COLUMBIA, S.C. – The principal of a South Carolina high school where pipe bombs were discovered and disarmed after a shooting confirmed Wednesday that a second student was being questioned in the incident.
Socastee High School principal Paul Browning said police asked the second student about the Tuesday afternoon event at the school in the northeast part of the state, and the student was released to his parents.
The incident began when a freshman confronted an on-campus officer and fired a gun before being taken into custody, police said. Students were evacuated to a football field and bomb squads removed and disarmed the explosive devices.
The students returned to school Wednesday after walking through metal detectors, which will be used for the rest of the week.
Detectives also interviewed other students Wednesday about the incident and reports that comments had been posted on a social networking site before the shooting, Browning said. He could not confirm that any of the comments came from the freshman.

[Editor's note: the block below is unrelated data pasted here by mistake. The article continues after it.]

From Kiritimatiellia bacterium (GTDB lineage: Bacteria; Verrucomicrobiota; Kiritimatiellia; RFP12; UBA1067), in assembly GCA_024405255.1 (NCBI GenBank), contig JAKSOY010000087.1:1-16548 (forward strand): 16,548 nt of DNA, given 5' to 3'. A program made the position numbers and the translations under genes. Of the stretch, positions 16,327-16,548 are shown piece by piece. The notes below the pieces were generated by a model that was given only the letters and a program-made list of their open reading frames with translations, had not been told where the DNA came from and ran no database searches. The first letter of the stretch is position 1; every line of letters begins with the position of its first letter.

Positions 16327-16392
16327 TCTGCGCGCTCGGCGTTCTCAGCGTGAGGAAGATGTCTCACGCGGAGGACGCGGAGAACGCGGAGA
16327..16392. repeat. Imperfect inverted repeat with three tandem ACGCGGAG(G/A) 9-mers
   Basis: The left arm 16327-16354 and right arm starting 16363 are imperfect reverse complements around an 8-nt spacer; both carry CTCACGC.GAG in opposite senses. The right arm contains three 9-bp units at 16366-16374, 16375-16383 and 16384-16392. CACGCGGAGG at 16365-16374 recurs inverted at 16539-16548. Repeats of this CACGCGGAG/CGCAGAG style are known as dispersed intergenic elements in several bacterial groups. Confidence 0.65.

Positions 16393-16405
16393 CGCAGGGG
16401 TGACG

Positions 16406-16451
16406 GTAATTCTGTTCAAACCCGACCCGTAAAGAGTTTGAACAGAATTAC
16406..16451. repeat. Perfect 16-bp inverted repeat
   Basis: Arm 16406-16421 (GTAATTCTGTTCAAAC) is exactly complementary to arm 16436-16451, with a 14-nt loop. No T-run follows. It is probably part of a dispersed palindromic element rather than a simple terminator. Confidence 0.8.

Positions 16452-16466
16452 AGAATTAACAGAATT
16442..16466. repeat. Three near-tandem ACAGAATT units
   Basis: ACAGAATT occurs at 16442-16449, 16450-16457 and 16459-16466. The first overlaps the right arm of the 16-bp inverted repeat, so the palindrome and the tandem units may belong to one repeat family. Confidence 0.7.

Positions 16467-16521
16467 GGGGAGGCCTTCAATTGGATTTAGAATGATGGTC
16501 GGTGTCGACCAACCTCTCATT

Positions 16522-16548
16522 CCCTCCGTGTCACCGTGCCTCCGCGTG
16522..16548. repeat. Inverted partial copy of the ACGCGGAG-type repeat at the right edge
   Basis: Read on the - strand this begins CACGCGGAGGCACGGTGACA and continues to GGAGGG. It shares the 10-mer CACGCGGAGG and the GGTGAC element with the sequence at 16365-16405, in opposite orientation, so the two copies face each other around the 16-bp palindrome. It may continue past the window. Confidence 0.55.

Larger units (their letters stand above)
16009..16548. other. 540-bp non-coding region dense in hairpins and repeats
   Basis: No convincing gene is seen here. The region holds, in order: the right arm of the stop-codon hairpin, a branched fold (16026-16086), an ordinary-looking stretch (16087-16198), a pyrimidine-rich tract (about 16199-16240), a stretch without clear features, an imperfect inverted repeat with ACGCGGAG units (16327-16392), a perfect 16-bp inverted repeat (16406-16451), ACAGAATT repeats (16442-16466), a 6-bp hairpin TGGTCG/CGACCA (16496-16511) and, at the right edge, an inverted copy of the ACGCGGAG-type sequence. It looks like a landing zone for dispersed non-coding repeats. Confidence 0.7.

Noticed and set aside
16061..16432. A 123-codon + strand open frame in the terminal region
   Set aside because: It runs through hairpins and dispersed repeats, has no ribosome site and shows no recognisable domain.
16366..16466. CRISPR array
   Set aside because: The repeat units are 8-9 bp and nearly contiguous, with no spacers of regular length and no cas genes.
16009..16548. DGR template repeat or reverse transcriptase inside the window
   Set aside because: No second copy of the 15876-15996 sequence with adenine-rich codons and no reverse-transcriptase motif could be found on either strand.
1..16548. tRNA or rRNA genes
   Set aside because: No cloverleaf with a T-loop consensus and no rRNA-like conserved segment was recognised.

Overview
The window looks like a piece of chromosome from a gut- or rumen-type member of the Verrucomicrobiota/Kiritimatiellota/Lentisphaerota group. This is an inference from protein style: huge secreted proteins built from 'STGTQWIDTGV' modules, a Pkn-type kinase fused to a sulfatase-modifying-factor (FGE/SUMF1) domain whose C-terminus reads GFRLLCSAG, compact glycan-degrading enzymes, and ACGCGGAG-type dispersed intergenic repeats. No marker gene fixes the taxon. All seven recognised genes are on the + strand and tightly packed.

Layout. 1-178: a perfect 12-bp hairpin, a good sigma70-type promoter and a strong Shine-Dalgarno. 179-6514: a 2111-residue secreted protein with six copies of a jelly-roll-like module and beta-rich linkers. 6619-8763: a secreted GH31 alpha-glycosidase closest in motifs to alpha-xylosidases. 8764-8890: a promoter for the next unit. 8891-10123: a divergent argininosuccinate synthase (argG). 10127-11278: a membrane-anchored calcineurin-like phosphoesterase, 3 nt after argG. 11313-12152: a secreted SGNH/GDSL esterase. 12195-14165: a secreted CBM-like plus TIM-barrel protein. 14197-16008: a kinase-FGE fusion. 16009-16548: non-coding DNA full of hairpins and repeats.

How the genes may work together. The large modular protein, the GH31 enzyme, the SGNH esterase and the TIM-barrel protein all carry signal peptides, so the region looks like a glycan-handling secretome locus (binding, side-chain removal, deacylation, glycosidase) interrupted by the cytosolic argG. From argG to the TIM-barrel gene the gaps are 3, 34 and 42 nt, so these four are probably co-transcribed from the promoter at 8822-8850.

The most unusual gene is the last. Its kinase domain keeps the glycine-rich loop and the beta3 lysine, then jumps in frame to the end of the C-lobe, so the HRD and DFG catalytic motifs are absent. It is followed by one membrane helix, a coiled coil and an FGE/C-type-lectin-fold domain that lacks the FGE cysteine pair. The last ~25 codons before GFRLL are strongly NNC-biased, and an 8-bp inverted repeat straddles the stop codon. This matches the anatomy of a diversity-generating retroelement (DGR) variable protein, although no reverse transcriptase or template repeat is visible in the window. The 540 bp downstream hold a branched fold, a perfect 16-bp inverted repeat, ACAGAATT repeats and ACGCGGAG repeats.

School resource officer Erik Karney encountered the freshman Tuesday afternoon and the two got into a struggle, Horry County Police spokesman Sgt. Robert Kegler said. During the fight, the student shot at Karney, and while the bullet missed him, the officer was injured after it struck a wall, Kegler said.
Karney subdued the student and took him into custody. Karney was later treated and released from a hospital.
Police said they also found items "consistent with the construction of pipe bombs and other incendiary devices" at the freshman's Myrtle Beach home.
The student has not been identified because of his age. He is expected to appear in Family Court in Conway on Friday, prosecutor Greg Hembree said.
Hembree intends to bring a charge of attempted murder against the teen and wants to prosecute him as an adult, though a judge will have to rule on such a request. The freshman could also face charges for alleged possession or construction of an incendiary device, Hembree said.
Officer Karney was scheduled to return to the school Monday.
Horry County School spokeswoman Teal Britton said she was not aware of any discipline issues involving the freshman, and urged anyone with information about the incident to come forward.
"No metal detectors or any other safety plan is as effective as students who have the courage to come forward and warn adults if they are aware of any potential threat, which in effect could result in being a threat to them and their school," she said.